While female students in Afghanistan acknowledge the potential benefits of online learning, significant challenges hinder its widespread effectiveness and implementation. Participants recognize the advantages, such as global connectivity and the ability to continue education amidst closures. However, obstacles like limited Internet access, high costs, and frequent power cuts pose substantial barriers, especially for those in rural areas. Some families resist mobile phone use for daughters, restricting online learning opportunities. Participants express frustration with poor Internet connectivity and slow downloads and find online classes less engaging and interactive than traditional settings, affecting motivation and learning outcomes.

Mental health professionals acknowledge the potentially vital role of online education in supporting psychological health but stress the urgent need for financial and infrastructural support to address accessibility issues.

How would online or distance learning need to be designed to be effective for reaching Afghan students who want to complete their degrees?

To design effective online or distance learning for Afghan students, particularly females affected by university closures, financial burdens and infrastructure challenges need to be addressed. Mobile-friendly platforms, culturally sensitive content, interactive and engaging learning methods, mental health support services, flexibility, and adaptability are essential.

Investing in robust infrastructure in rural areas and collaborating with international NGOs can make online education more accessible. Mobile-friendly platforms should be optimized to accommodate cultural norms and offer access to learning resources that require low bandwidth. Flexible learning schedules and adaptable curricula should be provided to recognize the diverse circumstances of Afghan students.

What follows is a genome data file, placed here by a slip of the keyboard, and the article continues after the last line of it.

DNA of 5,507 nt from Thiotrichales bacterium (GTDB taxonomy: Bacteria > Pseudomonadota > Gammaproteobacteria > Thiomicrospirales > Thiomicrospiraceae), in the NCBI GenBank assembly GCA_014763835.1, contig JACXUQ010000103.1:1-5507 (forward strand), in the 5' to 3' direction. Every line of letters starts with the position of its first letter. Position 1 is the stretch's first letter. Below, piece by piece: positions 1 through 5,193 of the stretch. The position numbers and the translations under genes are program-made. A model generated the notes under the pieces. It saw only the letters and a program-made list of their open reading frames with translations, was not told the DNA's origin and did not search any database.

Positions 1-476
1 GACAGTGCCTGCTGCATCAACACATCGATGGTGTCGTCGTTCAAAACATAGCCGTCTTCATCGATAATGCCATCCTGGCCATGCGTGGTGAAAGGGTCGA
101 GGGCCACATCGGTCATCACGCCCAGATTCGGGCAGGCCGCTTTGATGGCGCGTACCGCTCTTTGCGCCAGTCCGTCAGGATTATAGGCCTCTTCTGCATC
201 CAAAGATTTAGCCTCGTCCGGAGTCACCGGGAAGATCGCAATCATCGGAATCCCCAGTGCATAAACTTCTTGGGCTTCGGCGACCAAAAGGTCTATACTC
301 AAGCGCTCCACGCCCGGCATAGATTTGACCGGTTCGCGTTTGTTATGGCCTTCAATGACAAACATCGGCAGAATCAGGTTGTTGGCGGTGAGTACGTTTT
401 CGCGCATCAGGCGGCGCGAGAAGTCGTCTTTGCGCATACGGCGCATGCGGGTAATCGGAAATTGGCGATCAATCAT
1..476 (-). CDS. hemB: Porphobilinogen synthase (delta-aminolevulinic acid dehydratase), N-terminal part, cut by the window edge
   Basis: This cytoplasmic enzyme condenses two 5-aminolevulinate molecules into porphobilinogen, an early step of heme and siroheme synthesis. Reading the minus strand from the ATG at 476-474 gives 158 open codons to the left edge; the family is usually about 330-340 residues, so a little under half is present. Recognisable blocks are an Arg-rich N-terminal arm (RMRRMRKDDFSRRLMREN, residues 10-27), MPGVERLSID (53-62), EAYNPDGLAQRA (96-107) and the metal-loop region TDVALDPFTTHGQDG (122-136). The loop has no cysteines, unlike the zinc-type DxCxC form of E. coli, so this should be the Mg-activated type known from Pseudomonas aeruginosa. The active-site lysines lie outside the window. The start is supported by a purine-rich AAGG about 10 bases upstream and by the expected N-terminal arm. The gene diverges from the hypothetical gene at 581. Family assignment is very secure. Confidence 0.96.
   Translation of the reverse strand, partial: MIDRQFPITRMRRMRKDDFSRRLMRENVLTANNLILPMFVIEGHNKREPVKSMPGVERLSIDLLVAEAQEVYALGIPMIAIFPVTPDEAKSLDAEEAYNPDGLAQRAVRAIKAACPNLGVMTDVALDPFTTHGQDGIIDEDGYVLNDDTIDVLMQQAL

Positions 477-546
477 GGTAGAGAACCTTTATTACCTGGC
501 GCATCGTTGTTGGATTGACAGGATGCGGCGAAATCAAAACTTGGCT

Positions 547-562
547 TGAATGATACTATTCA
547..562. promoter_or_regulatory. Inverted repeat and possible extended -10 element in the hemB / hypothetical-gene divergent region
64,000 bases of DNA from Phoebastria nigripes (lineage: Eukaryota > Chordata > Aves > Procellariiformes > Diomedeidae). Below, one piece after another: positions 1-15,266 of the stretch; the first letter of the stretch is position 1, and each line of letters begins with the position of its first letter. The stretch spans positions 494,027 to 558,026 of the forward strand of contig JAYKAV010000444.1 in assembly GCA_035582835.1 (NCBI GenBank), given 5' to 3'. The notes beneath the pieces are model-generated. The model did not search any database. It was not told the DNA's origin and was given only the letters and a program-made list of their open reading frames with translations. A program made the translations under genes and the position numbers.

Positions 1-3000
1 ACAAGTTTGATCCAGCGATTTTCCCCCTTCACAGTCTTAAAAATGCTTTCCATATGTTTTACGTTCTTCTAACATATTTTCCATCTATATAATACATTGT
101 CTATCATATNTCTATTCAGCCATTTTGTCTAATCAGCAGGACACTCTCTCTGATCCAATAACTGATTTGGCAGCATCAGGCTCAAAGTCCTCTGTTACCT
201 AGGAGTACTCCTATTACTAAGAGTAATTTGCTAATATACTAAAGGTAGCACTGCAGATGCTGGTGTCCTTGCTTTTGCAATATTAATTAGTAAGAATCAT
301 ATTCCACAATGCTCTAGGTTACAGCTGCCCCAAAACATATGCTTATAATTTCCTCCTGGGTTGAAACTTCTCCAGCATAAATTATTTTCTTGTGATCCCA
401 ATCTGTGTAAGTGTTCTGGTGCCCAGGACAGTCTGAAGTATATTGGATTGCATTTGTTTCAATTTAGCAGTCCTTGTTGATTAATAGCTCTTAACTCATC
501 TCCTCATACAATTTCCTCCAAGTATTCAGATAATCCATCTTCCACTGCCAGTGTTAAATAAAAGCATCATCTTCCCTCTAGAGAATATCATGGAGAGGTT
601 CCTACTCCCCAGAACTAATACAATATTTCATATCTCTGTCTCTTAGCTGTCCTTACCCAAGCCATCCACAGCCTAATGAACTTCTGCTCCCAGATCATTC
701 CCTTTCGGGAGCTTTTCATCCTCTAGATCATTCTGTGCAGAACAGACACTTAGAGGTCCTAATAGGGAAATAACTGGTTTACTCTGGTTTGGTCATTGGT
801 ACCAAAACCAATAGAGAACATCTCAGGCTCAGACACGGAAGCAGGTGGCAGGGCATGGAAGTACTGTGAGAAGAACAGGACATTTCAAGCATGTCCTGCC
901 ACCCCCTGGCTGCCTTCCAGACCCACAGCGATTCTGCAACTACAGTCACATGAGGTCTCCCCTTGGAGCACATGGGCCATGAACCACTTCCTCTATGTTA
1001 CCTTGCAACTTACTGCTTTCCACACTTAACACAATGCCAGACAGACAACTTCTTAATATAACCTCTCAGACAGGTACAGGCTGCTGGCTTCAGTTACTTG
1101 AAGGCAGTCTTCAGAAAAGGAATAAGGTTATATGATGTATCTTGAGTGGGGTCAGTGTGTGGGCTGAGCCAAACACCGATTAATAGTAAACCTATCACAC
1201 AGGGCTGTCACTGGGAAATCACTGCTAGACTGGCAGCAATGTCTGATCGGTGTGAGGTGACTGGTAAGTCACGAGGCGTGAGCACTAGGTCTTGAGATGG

Localized content and language options can make online learning more accessible and familiar to Afghan students. Engaging learning methods, such as group discussions and collaborative projects, can overcome the resistance towards online classes. Mental health support services should be integrated into online programs to address the psychological impact of the restrictions imposed on Afghan women.


Fatima Ameri holds a BA in sociology and has recently completed a Master’s degree in Education from the Asian University for Women. She worked as a social organizer with UNICEF for one year in Afghanistan and as a journalist with the local media in Bamyan. For two years, she worked as a residencies assistant (RA) on the AUW campus in Chittagong (Bangladesh). Ever since AUW initiated the Roshani-e Omid Online Teaching Programme for deprived Afghan female students, Fatima has been teaching online. Her research interests encompass the societal and educational challenges confronting women in Afghanistan. Building on her MA thesis, she is interested in exploring innovative approaches for reaching out to and advocating for women and girls in her home country, including the potential benefits of online learning.